Economic growth means nothing if the quality of our lives suffer
It is a sad reality that over the years, we have not treated the Sundarbans very well, in spite of always referring to the mangrove forest as a national treasure.
The value of our Sundarbans is not merely symbolic. The simple truth is, the forest protects lives and livelihoods, acts as a bulwark against the sea, and thwarts natural calamities.
Just recently, Bangladesh experienced the devastating Cyclone Amphan. The damages wrought by this powerful cyclone would, no doubt, have been a lot worse had it not been for the Sundarbans.
And yet, we have been unable to return the favour.
Extensive research has been done that shows the link between protecting the environment and public health. This goes beyond merely protecting national treasures like the Sundarbans, but applies to how we treat our rivers, our air, our waterbodies. All of these things add to the quality of life, and in the end, economic growth means nothing if the quality of our lives suffers.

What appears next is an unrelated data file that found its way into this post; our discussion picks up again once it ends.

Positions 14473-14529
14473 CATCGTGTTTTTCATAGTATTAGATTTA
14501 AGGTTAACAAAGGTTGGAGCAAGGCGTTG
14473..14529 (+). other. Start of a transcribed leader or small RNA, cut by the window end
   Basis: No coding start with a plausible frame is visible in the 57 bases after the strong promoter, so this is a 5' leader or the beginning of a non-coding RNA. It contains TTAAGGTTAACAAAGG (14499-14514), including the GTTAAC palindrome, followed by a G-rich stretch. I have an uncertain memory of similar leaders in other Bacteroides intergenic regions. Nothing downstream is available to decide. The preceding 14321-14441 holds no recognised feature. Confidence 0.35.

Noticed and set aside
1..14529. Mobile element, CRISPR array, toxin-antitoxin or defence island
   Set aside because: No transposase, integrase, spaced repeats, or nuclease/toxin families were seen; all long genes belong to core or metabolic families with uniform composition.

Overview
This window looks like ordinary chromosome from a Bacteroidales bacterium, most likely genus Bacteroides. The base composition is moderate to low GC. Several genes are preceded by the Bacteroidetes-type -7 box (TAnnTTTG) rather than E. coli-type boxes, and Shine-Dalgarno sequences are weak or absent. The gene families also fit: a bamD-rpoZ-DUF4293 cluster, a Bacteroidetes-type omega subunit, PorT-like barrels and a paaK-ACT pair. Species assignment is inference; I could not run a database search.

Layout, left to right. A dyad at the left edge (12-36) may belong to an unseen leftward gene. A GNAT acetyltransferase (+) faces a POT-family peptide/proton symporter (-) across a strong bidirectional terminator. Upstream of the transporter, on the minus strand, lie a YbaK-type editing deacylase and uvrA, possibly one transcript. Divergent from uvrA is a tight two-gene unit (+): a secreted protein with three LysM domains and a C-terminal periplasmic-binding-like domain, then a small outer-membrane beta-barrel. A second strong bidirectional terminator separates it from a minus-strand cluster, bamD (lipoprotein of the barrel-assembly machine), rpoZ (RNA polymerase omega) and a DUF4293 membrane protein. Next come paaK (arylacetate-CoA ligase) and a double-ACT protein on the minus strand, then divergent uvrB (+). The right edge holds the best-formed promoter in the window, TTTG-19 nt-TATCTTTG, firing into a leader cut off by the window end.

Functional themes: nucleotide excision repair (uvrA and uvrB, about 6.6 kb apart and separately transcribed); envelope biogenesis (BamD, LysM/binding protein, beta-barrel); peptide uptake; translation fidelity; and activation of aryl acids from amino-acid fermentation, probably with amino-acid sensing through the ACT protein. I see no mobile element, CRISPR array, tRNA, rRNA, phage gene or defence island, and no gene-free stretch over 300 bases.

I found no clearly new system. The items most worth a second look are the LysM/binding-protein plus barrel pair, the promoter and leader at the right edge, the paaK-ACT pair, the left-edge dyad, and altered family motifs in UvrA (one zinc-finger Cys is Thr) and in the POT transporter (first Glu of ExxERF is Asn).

The Covid-19 pandemic has brought renewed appreciation for nature, and it has also shown that it is indeed possible to change our behaviour when needed. Dhaka’s air, most of the time one of the worst in the world, has recently shown small signs of improvement.
At the heart of the problem is that environmental protection has never been a priority on the policy level. This kind of thinking is short-sighted, and will ultimately be damaging to our economy. The 2020s could yet become a decade for sustainability, and this means greater attention to conservation, and the protection of all those natural treasures we often take for granted.